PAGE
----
Im not car savvy at all, but I know when something is wrong. I have
been having to add a fresh quart of oil every couple of weeks for the
past couple of months. And just today I noticed that when I was giong
to add more oil (because the oil light flashed on) -- I opened my hood
to notice the oil cap had POPPED off and there was a spew of oil under
What do I do? Im a poor college student and I really dont want my
car to die on me. Its in really good condition.
thanks SO much in advance
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I'm not sure on a 94 where the oil pressure sending unit is located,
but on my 91 it was on the back side of the block under the intake
manifold, just above the oil filter. There is a seal on the unit that
is prone to failure, asit is rubber or urethane and it eventually gets
brittle and breaks. If this is the same problem I was having, it's a
simple fix, as the sender is around $15.00. The only problem was
reaching it. Another thing to look at is to see if your oil filter is
leaking around the crimp where the canister meets the sealing ring, or
even if the filter was installed too tightly. You may also want to
check your PCV valve, as blockage may cause excessive back pressure.
These are all of the simple things that I know of to check, good luck
and keep us posted.
Cleaning the PCV valve is a good place to start. A blocked PCV valve will
cause the pressure in the crankcase to rise because of blow-by from the
cylinders and will try to force oil out everywhere. Cheap carburetor cleaner
is as good as anything for cleaning the valve and it is a pretty easy DIY
job in most Hondas. What model is yours, and how many miles?
Little aside: My can of carburetor cleaner explicitly states
it is also for use on PCV system components like the PCV
valve. I use it on my 1991 Honda Civic's PCV valve once a
year, removing the valve completely first.
If the OP's car is very old, some consideration should be
given to just replacing it. Its parts do wear with time. If
the OP's PCV valve is the original one, I'd definitely spend
the $20 or so to buy a new one.
Of course, I agree that replacement (of the valve :-) ) is best since the
valve is probably 13 years old. Cleaning should improve this crisis though,
and I know what it is like to nurse a car along on a shoestring.
I hope the timing belt makes it through the starving student period. I fear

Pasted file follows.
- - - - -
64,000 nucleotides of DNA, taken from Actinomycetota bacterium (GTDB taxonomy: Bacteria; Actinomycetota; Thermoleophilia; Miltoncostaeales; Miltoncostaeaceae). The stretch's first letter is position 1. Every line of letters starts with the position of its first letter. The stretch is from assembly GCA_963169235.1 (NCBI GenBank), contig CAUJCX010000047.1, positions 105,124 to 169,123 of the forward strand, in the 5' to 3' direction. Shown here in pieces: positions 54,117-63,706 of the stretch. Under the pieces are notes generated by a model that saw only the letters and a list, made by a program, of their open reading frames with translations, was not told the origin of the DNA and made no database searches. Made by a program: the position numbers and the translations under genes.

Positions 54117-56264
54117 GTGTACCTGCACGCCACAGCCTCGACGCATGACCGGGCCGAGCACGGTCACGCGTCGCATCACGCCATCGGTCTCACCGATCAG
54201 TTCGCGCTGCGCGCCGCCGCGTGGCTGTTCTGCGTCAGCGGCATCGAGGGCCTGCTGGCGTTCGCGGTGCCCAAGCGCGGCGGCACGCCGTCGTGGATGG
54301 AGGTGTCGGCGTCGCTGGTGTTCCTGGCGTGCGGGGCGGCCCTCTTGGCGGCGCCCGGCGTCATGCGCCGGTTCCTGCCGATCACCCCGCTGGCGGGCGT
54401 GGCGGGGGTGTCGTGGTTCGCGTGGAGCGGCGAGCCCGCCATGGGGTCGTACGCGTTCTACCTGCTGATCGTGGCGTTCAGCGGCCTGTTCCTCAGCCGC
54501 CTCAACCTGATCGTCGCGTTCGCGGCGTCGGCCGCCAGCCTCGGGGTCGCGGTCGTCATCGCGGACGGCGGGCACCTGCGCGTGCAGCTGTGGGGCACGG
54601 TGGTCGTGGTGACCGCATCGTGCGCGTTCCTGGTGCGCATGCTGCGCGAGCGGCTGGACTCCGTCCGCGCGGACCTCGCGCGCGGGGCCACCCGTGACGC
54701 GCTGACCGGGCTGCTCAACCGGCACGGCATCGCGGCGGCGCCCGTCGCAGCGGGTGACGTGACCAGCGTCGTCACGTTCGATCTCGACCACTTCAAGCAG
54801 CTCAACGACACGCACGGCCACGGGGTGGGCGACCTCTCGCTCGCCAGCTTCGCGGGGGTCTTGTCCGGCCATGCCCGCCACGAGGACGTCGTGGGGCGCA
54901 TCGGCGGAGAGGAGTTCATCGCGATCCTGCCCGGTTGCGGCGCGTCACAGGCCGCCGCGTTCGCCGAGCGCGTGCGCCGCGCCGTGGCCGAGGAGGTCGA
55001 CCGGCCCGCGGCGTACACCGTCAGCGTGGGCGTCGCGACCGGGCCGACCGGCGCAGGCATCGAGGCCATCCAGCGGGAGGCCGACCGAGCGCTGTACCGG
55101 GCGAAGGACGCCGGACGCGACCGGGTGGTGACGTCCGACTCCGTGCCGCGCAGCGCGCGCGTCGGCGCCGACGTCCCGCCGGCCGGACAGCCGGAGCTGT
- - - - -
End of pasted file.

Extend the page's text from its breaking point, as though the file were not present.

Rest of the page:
in a '94 it may be the original. Sometimes it is better to be lucky than to
I am more than a little concerned by your maintenance habits. First,
the oil light is not the "time to add more oil" light. It is the OH
SHIT YOU ARE DESTROYING THE ENGINE light. If you have been using the
light as your cue to add a quart, you have likely already done serious
damage to the engine which is why you are now getting the signal every
couple weeks. The is especially true if you didn't immediately stop
the engine and add oil as soon as the light cam on. If you have been
adding just a quart when the light came on you have been habitually
running the engine with insufficient oil. (The oil light wouldn't
dome on due to low oil level unless you were at least a quart or two
below the minimum.)
I doubt that the oil cap popped off. More likely you forgot to
replace it (or at least didn't tighten it) the last time you added
oil. I doubt if you lost much oil but it sure made a mess. Guess how
I know this.
Cleaning or replacing the PCV is a good thing to do, as would a
complete oil and filter change now. You can check for leaks, but
unless it is leaving a major oil slick every where you go, that won't
explain your problem. Use the dip stick to check the oil level at
every fill-up and keep track of how many quarts you add over a couple
thousand miles. If it is more than a couple, you have a real problem.
Also, have a friend follow you as you let the car coast down and then
hit the gas. Then ask them what they saw. If they say, "Nothing, the
blue smoke was too thick," you have a real problem.
So fess up. How many miles on this car? How long have you owned it?
How often do you change the oil? How many times has the oil light come
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